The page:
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I was perusing old animation blog posts I found an old argument. A series of blog post from different animators that made me stop and think.
Had Hanna-Barbera saved or ruined animation?
The story goes that in the late 60s theatrical animation was drying up. There was no work. Hanna-Barbera, two enterprising directors from MGM, decided to find work in the new field of television animation. The budgets were terrible so they made the cartoons as cheaply as possible. In their defence they just needed a job. The animators they employed needed jobs. The Animation industry was struggling. We don’t know what would have happened to western animation without studios like Hanna-Barbera. In one sense they saved a generation of animation and kept it going, started a new industry. On the other hand they undercut an art form.
It took decades for television animation to reach its potential. Craft had to be relearned.. Hanna-Barbera created what’s called a lifestyle business. A company that maintains the lifestyle of its owners and hopefully employees. I can’t knock them for needing to paying the bills. What strikes me is the legacy. We can learn from how their remembered, what they left behind.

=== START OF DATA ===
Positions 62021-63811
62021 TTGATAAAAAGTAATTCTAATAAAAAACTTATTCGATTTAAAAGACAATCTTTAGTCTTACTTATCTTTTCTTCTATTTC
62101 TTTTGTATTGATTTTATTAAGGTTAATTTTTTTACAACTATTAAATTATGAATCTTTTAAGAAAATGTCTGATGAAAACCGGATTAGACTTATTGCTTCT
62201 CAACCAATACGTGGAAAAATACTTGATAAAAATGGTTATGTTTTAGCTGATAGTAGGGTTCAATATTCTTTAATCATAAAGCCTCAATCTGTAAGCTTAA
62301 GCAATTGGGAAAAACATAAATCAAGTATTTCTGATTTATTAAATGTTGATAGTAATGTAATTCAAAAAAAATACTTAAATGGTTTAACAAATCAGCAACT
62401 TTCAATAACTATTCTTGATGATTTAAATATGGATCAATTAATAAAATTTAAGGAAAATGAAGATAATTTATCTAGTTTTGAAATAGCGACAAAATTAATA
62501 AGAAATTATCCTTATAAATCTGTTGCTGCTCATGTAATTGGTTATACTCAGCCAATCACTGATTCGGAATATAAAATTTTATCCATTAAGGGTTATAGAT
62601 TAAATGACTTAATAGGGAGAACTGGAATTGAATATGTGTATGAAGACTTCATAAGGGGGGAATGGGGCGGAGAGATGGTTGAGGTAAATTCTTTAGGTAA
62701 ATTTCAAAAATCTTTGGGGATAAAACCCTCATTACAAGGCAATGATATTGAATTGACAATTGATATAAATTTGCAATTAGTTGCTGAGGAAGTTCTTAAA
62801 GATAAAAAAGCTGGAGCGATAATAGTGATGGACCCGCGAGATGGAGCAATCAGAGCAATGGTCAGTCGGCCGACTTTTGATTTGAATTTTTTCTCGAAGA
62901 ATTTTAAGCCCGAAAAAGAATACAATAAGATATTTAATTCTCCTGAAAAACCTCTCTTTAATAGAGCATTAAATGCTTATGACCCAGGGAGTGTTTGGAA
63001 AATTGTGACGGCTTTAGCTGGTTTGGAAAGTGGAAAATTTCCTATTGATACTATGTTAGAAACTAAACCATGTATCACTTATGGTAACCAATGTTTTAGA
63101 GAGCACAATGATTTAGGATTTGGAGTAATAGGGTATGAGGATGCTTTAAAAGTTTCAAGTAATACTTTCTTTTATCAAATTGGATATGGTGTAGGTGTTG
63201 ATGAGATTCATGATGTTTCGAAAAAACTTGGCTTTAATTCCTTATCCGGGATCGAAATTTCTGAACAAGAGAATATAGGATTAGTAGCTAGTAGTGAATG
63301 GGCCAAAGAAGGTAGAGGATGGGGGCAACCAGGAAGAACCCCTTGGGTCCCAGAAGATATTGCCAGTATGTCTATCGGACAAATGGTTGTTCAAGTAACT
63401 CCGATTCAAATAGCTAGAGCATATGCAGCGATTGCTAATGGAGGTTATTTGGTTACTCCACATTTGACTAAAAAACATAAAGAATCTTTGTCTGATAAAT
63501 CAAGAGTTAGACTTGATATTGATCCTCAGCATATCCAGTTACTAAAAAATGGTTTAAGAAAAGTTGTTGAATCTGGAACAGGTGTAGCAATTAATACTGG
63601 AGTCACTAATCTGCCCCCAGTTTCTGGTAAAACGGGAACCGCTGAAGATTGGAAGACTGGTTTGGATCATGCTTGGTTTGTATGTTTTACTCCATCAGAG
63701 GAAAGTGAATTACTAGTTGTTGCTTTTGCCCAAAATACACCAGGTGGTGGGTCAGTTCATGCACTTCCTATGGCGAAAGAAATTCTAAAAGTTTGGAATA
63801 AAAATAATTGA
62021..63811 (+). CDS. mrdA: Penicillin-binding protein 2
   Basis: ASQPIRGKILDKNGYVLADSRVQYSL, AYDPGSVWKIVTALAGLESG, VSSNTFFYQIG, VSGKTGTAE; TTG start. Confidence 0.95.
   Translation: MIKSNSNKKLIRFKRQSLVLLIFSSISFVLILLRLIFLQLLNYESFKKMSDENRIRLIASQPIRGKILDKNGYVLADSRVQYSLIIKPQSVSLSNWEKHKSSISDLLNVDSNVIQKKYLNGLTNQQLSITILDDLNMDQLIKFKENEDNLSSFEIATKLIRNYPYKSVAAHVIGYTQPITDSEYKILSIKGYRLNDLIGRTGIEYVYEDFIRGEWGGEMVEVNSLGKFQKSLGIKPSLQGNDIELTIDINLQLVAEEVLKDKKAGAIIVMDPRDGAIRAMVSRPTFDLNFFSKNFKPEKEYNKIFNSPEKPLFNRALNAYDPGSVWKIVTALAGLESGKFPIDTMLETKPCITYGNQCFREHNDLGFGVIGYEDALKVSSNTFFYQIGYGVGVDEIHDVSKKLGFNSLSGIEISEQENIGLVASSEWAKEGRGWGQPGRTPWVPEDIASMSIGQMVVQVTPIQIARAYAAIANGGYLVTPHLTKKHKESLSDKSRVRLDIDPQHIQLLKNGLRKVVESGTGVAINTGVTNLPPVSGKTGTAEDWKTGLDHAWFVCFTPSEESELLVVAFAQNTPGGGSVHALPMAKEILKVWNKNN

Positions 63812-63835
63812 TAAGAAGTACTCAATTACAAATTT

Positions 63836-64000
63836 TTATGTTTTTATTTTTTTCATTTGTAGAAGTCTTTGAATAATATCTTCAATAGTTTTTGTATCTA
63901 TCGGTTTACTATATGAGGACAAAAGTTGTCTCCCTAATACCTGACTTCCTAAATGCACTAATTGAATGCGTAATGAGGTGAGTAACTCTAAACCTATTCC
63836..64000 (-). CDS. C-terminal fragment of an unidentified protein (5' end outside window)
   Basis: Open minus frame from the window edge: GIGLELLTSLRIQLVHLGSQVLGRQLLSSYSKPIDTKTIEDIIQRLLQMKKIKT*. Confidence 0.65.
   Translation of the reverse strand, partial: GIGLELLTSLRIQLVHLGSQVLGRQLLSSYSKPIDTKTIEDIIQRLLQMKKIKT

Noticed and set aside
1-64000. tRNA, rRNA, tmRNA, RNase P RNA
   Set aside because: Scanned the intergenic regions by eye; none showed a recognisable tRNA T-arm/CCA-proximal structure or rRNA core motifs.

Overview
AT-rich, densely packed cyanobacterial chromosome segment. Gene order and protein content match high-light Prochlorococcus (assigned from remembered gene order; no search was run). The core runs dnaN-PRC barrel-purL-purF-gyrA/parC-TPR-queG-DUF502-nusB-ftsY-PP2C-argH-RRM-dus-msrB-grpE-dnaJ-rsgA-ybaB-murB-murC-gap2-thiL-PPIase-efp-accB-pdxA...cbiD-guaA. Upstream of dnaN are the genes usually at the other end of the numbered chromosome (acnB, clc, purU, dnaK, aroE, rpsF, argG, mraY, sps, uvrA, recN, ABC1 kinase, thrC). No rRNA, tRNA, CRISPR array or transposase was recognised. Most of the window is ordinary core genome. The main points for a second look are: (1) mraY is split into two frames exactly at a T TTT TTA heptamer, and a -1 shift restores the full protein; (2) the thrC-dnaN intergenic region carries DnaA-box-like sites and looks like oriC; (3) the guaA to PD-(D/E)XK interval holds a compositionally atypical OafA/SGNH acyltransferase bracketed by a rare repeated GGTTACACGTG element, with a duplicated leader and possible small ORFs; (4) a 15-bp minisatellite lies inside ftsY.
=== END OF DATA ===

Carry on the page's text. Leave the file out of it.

Hanna-Barbera cartoons don’t stand up. They will mostly be forgotten. They lack the craft that makes things last. Now they are remembered for kneecapping an art form in favour of the bottom line. When we create things we don’t often ask how it will look in 100 years.
Animation is both a business and an art form. This will always be in conflict. As Cory Doctorow says, “Art is an irrational market; artists make art without regard to the laws of supply and demand.” Craft and mastery motivate beyond money. But we all still have to pay the bills. What I argue is that Hanna-Barbera thought of the short term. In Ryan Holiday’s book Perennial Seller he argues that creative industries survive on their catalogue. That in reality more value comes from good work, than from mediocre work.
The story of Hanna-Barbera makes me think of the internet. How will we look back at the creators and studios of this area. Will they have saved the art form or ruined it? What’s great is that we have a second chance. It’s not set in stone and it’s not done yet. There’s still room to make something great. Hanna-Barbera were just two directors. Walt Disney was just guy. These were just people. I started indie animated to connect. I want to connect with creators and artists, because a small group of animators could change animation.
Who’s with me?
All the best
Mark Mayerson on Hanna-Barbera (Much more knowledgeable than I) http://mayersononanimation.blogspot.ca/2008/01/hanna-and-barbera.html
Michael Barrier (from Marks post also way smarter than your truly)
Interview Fred Seibert AWN (Fred argues the other side)
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